Being continuously happy requires effort and exposure to things outside ourselves while being content is a taskless state of peace within our circumstances whatever they are. Happiness is the ! at the end while contentment is the sentence before it we need not work to write, because we just let it fall into place. And we discovered that serendipity is both wondrous, beautiful, and exactly what our dinner conversation that evening had happily become.

for as long as we live.

Of all life experiences only one remains entirely unknown. Despite relentless attempts at its description from every conceivable perspective, unhinged fantasy, limitless speculation and sordid detail, unchallenged since the beginning of time, we still know nothing more definitive except for the promise that we never will for as long as we live.

truth is

Truth is, you get used to it.
It takes some time, but living single and alone eventually grows on you. You chew your food longer for lack of dinner conversation, sleep more soundly without a chatty someone stealing the covers, cuddling, or wanting something more. You save money on silly flowers or something special for no one special for no special reason, and you learn to be self-sufficient when sick, make your own soup and get your own toilet paper. You no longer worry about dying alone, just dying, and gradually forget the memory of a mind-blowing kiss, a hug or the unexpected touch of a caring hand. Truth is you get used to it and it grows on you like an annihilation of everything that might have been, drawing any willing heart, mind and soul closer to all the good things in your life that actually are.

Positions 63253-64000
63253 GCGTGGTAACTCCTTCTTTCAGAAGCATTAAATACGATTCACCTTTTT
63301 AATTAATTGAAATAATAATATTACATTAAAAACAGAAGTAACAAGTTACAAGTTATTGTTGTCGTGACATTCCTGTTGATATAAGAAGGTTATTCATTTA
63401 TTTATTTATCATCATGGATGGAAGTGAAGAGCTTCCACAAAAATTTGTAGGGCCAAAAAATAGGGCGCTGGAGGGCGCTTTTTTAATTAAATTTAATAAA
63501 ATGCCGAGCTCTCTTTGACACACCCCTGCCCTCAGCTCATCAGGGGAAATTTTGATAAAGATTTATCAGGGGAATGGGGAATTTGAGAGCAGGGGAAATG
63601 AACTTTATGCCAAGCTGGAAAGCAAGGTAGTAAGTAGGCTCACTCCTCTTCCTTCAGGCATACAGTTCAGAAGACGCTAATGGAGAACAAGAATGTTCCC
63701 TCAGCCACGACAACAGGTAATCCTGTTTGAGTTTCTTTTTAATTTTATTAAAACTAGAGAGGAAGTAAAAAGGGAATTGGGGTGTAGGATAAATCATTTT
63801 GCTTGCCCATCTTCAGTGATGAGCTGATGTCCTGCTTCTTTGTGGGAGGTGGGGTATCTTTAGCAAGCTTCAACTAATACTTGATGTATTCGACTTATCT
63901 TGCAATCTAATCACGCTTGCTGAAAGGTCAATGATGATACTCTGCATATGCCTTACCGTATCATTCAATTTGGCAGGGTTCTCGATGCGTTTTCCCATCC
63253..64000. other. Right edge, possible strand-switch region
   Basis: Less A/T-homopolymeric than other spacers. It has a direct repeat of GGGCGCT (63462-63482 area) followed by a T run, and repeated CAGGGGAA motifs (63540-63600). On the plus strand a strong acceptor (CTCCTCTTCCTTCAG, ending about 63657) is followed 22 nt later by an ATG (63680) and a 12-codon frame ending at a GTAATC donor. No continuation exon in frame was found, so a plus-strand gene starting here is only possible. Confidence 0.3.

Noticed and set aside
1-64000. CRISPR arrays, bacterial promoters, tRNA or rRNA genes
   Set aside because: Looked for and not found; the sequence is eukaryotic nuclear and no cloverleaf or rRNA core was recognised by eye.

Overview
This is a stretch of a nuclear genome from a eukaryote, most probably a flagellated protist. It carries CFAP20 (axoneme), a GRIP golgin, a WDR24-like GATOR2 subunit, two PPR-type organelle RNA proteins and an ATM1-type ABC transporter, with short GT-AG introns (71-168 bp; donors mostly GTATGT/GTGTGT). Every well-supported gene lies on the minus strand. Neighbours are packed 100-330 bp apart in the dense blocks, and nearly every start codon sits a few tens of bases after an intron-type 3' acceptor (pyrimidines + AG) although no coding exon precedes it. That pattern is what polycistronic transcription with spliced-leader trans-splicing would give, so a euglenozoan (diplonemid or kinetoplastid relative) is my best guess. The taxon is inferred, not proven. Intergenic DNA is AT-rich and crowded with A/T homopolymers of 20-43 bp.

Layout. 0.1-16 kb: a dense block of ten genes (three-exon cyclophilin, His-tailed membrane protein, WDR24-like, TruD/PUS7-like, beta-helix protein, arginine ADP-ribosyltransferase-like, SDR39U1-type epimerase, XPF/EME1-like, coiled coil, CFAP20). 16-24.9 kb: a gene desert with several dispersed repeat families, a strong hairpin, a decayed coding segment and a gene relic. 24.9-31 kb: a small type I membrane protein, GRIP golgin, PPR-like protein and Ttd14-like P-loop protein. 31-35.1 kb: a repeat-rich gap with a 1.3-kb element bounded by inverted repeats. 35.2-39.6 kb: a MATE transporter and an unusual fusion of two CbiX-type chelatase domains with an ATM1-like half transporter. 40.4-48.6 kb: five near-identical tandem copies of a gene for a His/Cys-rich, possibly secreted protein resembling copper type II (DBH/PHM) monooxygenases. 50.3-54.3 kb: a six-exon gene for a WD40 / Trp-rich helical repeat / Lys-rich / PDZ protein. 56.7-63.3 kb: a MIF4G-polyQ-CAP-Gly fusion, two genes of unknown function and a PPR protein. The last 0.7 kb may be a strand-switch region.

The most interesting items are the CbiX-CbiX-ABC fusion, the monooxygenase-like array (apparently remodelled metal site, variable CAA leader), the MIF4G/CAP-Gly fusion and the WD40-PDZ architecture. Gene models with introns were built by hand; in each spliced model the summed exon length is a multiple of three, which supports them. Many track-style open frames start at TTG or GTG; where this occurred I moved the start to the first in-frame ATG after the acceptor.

I once knew a man…

A brush with depth.
I once knew a man who had a serious brush with depth. He failed to resurface, lost the only life he knew and was never the same again.

Each of us is given one or two moments in a lifetime to dramatically change course if we want it bad enough, have vision to recognize the opportunity and the courage to act upon it.

This world would have us believe that succumbing to the shallows is the only safe existence. Never venturing into unknown waters, we risk dying without discovering our purpose or knowing the endowment of an internal superpower that equips us to see beyond the drivel of the commonplace and into the extraordinary unknown.